Notes:
  2. The mechanical effects of deposition patterns on welding-based layered manufacturing[18]
    Abstract:
    This paper presents a finite element (FE)-based three-dimensional analysis to study the structural effects of deposition patterns in welding-based layered manufacturing (LM). A commercial finite element software ANSYS is used to simulate the deposition incorporat- ing a double ellipsoidal heat source, material addition, and temperature-dependent material properties. Simulations carried out with various deposition sequences revealed that the thermal and structural effects on the workpiece are different for different patterns. The sequence starting from outside and ending at the centre is identified as the one which produces minimum warpage.
    Notes:
  3. The Effects of Process Variables on the Weld Deposit Area of Submerged Arc Welds[19]
    Abstract:
    The results of bead-on-plate submerged arc welding experiments are presented to determine the effects of pro- cess variables on the weld deposit area at a constant heat input of 3 kj/mm. It is found that the deposit area is a function of the welding current, welding voltage, welding speed, electrode polarity, elec- trode diameter and electrode extension. In general, welds made using direct current electrode negative (DCEN) polarity, a small-diameter electrode, long elec- trode extension, high welding current, low welding voltage and a high welding speed have large deposit areas. The weld deposit area is, however, not affected significantly by the power source or the flux type used in this investigation.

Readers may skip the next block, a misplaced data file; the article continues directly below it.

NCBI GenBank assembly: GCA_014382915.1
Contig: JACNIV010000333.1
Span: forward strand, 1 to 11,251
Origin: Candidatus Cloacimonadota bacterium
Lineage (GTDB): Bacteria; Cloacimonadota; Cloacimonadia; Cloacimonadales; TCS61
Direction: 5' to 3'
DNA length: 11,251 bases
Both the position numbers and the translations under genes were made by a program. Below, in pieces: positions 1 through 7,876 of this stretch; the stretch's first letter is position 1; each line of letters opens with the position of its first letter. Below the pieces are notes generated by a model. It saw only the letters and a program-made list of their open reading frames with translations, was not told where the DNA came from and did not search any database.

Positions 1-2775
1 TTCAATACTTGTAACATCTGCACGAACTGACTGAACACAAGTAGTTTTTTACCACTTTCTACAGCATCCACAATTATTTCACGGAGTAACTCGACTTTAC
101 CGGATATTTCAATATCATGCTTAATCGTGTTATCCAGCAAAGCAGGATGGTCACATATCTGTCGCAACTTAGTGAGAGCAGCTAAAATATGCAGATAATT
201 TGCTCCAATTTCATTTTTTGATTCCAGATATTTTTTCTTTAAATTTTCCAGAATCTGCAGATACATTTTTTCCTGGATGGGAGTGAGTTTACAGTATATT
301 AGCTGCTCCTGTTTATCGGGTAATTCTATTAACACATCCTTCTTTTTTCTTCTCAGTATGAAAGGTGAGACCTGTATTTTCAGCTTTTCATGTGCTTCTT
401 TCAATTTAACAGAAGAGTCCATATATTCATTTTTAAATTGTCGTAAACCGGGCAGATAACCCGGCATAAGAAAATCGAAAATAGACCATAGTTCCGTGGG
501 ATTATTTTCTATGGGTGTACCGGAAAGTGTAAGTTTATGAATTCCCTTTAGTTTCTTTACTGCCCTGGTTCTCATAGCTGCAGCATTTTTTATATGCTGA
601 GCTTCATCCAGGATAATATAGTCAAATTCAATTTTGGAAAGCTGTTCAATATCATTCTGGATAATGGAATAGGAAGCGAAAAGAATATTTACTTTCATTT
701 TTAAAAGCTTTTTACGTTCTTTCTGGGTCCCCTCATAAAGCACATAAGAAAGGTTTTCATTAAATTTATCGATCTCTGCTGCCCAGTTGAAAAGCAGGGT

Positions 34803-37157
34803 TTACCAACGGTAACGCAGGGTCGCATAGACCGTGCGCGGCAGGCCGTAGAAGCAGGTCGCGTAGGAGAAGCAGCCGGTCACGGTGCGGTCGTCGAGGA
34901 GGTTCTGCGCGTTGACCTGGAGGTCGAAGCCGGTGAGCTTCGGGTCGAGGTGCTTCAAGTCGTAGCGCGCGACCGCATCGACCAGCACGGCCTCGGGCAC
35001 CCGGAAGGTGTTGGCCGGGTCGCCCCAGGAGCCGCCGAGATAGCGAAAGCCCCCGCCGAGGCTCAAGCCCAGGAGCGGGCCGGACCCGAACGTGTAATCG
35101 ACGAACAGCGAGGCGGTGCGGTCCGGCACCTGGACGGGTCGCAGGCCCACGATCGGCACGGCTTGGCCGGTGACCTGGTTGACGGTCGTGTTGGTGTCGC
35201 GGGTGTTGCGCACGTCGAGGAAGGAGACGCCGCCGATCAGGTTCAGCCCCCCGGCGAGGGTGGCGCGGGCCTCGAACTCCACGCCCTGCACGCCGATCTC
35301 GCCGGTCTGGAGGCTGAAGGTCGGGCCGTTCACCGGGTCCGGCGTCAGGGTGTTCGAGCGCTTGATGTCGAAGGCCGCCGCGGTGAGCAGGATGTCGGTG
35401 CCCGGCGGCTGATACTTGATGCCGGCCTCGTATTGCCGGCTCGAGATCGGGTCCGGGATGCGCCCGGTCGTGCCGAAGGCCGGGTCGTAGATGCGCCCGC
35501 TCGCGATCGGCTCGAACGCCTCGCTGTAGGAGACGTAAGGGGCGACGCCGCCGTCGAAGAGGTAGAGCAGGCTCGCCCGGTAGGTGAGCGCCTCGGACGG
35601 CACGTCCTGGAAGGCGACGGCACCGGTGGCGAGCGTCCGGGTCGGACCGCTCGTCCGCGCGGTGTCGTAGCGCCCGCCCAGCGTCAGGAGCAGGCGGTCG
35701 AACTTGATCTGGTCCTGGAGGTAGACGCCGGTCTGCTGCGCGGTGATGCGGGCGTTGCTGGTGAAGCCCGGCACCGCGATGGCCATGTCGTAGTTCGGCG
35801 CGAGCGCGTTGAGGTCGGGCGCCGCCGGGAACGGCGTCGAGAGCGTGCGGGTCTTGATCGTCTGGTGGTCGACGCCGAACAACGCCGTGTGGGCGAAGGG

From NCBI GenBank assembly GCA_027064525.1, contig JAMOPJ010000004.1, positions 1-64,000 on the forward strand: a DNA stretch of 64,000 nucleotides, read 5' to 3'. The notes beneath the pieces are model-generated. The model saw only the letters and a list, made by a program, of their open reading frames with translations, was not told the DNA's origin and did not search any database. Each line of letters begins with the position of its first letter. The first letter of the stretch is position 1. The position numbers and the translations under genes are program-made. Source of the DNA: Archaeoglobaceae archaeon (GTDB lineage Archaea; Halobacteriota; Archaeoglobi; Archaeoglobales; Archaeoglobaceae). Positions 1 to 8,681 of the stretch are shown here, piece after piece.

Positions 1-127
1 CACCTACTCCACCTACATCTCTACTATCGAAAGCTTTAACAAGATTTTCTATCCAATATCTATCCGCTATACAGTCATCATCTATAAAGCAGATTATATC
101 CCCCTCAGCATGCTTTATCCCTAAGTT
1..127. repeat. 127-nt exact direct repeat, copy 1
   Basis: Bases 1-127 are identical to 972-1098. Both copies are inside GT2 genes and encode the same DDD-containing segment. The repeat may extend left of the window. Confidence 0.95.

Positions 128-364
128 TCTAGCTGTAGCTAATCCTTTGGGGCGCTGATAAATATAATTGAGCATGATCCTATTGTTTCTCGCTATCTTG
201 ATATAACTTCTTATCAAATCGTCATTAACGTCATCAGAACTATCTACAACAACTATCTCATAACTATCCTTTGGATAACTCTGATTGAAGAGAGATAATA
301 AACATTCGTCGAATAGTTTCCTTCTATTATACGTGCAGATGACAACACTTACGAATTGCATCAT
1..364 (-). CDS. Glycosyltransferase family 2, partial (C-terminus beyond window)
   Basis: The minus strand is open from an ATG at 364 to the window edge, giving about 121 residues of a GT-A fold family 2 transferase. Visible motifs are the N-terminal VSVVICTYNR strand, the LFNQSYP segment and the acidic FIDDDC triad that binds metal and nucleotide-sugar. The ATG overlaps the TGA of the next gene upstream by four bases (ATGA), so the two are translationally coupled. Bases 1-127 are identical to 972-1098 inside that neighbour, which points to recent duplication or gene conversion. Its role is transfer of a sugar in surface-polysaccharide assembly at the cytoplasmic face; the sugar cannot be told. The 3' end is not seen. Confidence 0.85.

4. Effects of Interpass Idle Time on Thermal Stresses in Multipass Multilayer Weld-Based Rapid Prototyping[20]
    Abstract:
    Interpass idle time is an important parameter affecting the thermal stress distribution in weld-based rapid prototyping. In this paper, the effects of interpass idle time on thermal stresses in multipass multilayer weld-based rapid prototyping are investigated using numerical simulation. Meanwhile the single-layer weld-based rapid prototyping experi- ment is carried out, and the residual stresses are measured in the blind-hole method. The variation trend of calculated residual stresses agrees with that of experimental measure- ments. The research results indicate that there exist stress release effects of rear pass on fore passes and that of rear layer on fore layers. The interpass and interlayer stresses and residual stresses are significantly dependent on interpass idle time. The residual stresses of deposition workpiece decrease with the increase of interpass idle time, whereas the interpass and interlayer stresses on the central line of substrate increase with the increase of interpass idle time.
    Notes:

Thermal Behavior[edit]

  1. A 3D dynamic analysis of thermal behavior during single-pass multi-layer weld-based rapid prototyping[21]
    Abstract: